In this case, the respondent continues, the shooter initiated
the confrontation by running up to Grant from behind. Grant’s
response was self-defending, predictable and brief. It ended with
the shooter agreeing not to struggle, indicative of a resumption,
not a loss of self-control. At all events, the prior conduct was not
of such a nature or character that it would cause an ordinary person to lose the power of self-control and there was no evidence
about the appellant’s actual state of mind.
 The respondent joins issue with the appellant’s claim that
the trial judge impermissibly weighed the circumstantial evidence
and drew determinate factual inferences from that evidence. Not
so, says the respondent. The trial judge simply concluded, as he
was entitled to do, that the field of factual inferences that could
be drawn from the evidence as a whole did not include those
essential to engage the defence of provocation.
The governing principles
 The parties do not differ on the essential elements of the
statutory partial defence of provocation or on the standard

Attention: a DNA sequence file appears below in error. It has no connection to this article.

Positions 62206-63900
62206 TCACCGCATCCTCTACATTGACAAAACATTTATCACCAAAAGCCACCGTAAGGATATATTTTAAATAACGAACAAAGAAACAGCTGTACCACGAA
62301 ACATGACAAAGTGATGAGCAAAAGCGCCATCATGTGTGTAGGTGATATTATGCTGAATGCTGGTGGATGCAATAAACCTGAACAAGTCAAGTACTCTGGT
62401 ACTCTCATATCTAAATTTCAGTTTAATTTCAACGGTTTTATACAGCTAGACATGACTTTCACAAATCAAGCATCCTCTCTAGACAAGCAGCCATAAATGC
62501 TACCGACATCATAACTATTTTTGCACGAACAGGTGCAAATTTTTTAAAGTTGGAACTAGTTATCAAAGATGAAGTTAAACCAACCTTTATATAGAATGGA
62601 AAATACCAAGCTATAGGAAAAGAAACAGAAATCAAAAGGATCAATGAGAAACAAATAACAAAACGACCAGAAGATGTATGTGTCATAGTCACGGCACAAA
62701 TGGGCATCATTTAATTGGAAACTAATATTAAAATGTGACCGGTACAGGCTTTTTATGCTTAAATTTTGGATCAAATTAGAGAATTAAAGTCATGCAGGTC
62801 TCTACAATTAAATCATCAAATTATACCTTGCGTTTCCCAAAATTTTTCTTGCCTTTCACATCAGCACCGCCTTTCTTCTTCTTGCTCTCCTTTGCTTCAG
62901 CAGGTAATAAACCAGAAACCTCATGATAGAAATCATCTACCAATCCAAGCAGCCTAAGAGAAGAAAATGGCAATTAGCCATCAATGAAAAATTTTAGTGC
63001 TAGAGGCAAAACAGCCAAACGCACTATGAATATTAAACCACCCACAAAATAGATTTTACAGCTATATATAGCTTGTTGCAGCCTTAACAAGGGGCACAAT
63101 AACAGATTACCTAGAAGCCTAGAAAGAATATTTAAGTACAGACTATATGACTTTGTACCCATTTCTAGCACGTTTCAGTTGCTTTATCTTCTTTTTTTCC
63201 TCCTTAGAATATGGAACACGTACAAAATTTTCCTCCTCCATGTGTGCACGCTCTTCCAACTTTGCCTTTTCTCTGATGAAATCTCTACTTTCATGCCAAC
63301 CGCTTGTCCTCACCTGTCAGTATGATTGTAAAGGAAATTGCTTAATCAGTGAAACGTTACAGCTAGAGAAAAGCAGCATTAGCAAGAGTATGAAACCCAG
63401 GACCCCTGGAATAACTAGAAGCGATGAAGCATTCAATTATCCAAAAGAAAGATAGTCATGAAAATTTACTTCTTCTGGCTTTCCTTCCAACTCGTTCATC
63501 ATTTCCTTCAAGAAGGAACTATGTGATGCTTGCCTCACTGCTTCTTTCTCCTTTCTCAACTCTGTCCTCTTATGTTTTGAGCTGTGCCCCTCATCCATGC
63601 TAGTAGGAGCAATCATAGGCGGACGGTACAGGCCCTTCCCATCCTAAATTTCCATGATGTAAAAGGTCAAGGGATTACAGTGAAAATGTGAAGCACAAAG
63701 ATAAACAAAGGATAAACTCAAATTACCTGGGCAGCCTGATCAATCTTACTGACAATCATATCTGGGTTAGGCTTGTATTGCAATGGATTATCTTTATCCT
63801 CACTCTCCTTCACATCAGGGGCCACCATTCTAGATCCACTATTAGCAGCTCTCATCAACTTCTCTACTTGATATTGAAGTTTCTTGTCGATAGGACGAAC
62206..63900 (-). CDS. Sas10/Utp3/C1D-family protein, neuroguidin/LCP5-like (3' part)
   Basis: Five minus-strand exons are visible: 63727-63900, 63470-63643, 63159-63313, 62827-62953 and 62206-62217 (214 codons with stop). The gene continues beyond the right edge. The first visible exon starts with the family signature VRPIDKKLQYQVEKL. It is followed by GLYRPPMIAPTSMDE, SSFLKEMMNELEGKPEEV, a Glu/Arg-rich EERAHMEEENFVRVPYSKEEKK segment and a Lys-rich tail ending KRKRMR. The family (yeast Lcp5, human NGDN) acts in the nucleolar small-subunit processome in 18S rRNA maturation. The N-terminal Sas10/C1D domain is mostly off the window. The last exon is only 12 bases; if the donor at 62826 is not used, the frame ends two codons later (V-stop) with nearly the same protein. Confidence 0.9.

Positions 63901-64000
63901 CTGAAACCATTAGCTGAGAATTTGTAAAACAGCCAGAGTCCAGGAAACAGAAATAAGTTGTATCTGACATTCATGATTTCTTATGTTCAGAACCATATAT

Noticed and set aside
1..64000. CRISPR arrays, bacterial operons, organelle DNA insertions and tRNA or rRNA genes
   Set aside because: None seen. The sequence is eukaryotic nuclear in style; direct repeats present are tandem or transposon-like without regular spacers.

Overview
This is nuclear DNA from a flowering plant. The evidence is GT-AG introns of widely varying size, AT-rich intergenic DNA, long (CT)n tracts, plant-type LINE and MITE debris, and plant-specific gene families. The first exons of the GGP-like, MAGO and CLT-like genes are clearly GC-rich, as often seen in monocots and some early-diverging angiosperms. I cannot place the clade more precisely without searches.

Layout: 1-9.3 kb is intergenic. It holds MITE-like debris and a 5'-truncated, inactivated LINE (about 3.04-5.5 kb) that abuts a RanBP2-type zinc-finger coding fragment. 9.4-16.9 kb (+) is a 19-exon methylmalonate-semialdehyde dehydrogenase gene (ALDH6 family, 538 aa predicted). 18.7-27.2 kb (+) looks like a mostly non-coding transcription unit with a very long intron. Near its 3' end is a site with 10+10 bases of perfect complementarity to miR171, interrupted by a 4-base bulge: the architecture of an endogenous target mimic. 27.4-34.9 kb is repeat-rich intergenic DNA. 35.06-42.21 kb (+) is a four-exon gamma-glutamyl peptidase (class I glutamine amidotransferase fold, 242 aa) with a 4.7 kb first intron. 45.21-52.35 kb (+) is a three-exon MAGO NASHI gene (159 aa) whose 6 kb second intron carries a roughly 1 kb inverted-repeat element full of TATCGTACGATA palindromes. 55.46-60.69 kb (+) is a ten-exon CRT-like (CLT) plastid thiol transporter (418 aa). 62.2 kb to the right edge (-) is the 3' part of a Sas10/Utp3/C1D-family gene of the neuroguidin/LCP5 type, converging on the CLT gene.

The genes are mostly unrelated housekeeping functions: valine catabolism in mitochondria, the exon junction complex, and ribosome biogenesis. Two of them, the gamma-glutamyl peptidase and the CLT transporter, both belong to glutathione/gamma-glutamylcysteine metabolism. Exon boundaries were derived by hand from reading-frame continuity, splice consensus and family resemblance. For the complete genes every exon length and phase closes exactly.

the appellant was required to meet on the evidence adduced at
trial to warrant submission of the defence to the jury. However,
they part company on the adequacy of the evidence to satisfy the
threshold to put the defence in play.
 The definition of provocation applicable in this case has since
been repealed. The former s. 232(2) of the Criminal Code read:
232(2) A wrongful act or an insult that is of such a nature as to be sufficient
to deprive an ordinary person of the power of self-control is provocation
for the purposes of this section if the accused acted on it on the sudden and
before there was time for his passion to cool.
 Provocation only arises for consideration where the Crown
has proven beyond a reasonable doubt that, in unlawfully killing
the deceased, an accused committed murder: Criminal Code,
s. 232(1); R. v. Tran,  3 S.C.R. 350,  S.C.J. No. 58,
2010 SCC 58, at para. 10.
 Provocation consists of two elements, one objective, the
other subjective. Each element has two components.
 The objective element consists of
( i) a wrongful act or insult; and
( ii) the wrongful act or insult is sufficient to cause an ordinary
person to lose the power of self-control.
See Tran, at para. 25; R. v. Cairney,  3 S.C.R. 420, 
S.C.J. No. 55, 2013 SCC 55, at para. 33.